The dreaded 90-10 Rule - Mick's Workshop Tips 421

By: Mick McCrudden

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Why is it always the little things that get you?

This is a bit of a heart-breaker: to those of you have decided to restore your car at home, I wish you all the best and make sure you’ve got plenty of drive, because it will test your patience. The only question is, how much?

It’s not the big jobs involved in restoring a car that are the hard part, for some reason it always seems to be the last 10 per cent. This is a good time to have a workshop buddy on hand, someone to prevent you throwing the whole thing over the back fence.

I happen to be doing a couple of Valiants and an old Holden at the moment, and all three of them are at a point where they’re testing you with all the last-minute fiddly things that seem to go wrong, and the owners are getting anxious to get their toys back.


Take the R-series we’re finishing up. It had a very solid body and the old slant six engine has been straight-forward to do up. Now here’s the first bit of advice: when you order the parts, even though you may be months away from actually using them, just do a dummy-fit to see if they’re actually going to work. (Believe me, I learned this the hard way!) If there’s an issue, you can get straight on to it, rather than trying to sort out the mess and get replacements weeks or months later.

There have been a couple examples on the old Val. For a start we had a set of custom wheels made, and they’re great. The fronts went straight on but the rears fouled the balance weights on the rear drums. In the end, we machined and reworked the weights and rebalanced the drums – a lot of fiddle.

Then there was what should be the most simple component on the planet – a set of ignition leads. Often I’d just make up a set, but these have some special caps on them to keep the water out and need to look right. Believe it or not, I bought two sets from different well-known makers and they were both too short by about 20mm. I’m not about to try relocating the distributor, because that creates a whole new set of problems, so we’ve gone back to one of the manufacturers and asked them to make a longer set.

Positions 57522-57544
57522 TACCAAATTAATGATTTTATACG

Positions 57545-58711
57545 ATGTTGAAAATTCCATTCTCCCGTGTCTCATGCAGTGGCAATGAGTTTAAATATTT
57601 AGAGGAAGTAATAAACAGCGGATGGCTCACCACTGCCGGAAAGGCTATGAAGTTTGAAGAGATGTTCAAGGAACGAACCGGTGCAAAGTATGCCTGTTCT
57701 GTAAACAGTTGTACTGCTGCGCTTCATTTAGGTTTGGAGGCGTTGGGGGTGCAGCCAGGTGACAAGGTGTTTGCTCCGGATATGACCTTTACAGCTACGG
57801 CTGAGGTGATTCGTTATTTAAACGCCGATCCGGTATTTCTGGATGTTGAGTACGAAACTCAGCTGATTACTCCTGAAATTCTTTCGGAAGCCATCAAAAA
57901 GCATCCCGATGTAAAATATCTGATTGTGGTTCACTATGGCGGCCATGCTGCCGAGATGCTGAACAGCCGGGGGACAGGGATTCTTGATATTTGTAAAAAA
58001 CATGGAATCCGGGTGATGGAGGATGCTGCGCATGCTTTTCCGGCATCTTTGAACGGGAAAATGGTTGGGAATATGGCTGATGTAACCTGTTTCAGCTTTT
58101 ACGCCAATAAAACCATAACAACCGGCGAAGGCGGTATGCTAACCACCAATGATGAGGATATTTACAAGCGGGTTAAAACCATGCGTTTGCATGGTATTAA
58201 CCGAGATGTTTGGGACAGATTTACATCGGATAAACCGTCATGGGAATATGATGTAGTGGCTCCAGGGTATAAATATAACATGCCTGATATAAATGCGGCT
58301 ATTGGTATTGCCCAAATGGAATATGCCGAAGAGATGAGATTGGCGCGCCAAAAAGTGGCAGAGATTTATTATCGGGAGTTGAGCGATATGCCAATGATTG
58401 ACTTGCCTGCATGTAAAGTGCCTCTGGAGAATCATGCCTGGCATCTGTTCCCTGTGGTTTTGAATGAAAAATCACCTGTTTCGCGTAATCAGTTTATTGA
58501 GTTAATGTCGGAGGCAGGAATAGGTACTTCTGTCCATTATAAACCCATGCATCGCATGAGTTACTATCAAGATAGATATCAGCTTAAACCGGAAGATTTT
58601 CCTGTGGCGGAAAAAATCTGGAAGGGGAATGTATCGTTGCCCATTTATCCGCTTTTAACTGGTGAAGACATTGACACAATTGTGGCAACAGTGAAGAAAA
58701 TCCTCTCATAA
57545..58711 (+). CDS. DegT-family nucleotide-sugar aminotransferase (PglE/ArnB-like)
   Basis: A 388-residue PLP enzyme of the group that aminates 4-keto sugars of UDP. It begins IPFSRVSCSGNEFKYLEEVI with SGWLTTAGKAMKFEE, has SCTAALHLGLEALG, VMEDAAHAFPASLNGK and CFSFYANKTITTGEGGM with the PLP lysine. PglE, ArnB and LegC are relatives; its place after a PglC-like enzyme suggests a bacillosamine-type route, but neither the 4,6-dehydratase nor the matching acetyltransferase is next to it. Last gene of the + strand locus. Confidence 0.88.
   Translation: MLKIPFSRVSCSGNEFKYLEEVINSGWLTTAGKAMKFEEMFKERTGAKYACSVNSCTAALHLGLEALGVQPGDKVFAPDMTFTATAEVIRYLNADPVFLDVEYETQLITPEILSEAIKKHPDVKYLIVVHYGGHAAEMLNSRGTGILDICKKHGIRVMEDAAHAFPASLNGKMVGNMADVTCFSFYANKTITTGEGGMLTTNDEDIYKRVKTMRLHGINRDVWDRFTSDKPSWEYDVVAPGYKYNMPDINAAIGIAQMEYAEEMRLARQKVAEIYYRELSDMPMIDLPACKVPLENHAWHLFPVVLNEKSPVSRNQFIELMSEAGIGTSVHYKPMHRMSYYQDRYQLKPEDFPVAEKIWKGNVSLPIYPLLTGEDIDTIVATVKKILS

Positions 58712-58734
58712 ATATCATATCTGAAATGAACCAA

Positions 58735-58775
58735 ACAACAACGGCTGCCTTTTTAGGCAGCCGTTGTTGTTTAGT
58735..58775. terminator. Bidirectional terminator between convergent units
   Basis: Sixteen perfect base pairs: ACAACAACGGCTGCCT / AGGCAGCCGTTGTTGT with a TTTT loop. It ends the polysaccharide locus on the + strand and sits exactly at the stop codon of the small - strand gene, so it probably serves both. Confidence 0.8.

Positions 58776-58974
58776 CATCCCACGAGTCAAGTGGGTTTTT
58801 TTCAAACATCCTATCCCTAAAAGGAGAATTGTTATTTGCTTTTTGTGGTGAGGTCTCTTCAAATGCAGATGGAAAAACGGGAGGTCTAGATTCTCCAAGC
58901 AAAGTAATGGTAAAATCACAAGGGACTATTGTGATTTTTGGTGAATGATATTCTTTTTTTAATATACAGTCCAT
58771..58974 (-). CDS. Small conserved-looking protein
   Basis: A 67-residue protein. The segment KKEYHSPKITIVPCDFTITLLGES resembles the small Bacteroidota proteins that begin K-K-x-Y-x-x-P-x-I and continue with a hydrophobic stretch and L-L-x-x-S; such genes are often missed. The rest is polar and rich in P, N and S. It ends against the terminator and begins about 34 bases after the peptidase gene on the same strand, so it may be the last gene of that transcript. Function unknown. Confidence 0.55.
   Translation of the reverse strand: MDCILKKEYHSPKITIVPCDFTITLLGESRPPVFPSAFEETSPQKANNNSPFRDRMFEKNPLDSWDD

The funny thing is no one has tried to dud us on this – they were simply problems that nobody knew about in advance.

Or let’s talk about the steering gear we ordered. Among the components was a Pitman arm, which turned out to be the wrong one. We tracked down a correct part in the USA, but that’s potentially yet another delay for the project. It’s a lot easier if you check this stuff when you get it.

Here’s my second bit of advice: when you pull something apart, tag and bag everything and keep it all in one place. Otherwise stuff goes missing. And if you’re sending something off for specialist work, such as a body shell to a painter or panel beater, remove all the extraneous bits.


Another Valiant we were working on came back from the body shop missing its dumb irons (aka bumper mounts) and, when we asked the shop where they were, we ended up in a well-known river in Egypt – in de Nile.

All of this is pretty typical of the last stage in projects, when all the little things seem to conspire against you. So here’s my last bit of advice for the day: 90 per cent of the work is in the last 10 per cent of the project and, when it all gets too much, quietly close the shed and take your partner out for a very long lunch. Good luck…

Note: Mick runs Glenlyon Motors in Brunswick, Vic. Tel (03) 9380 5082.

- See more of Mick's workshop tips here



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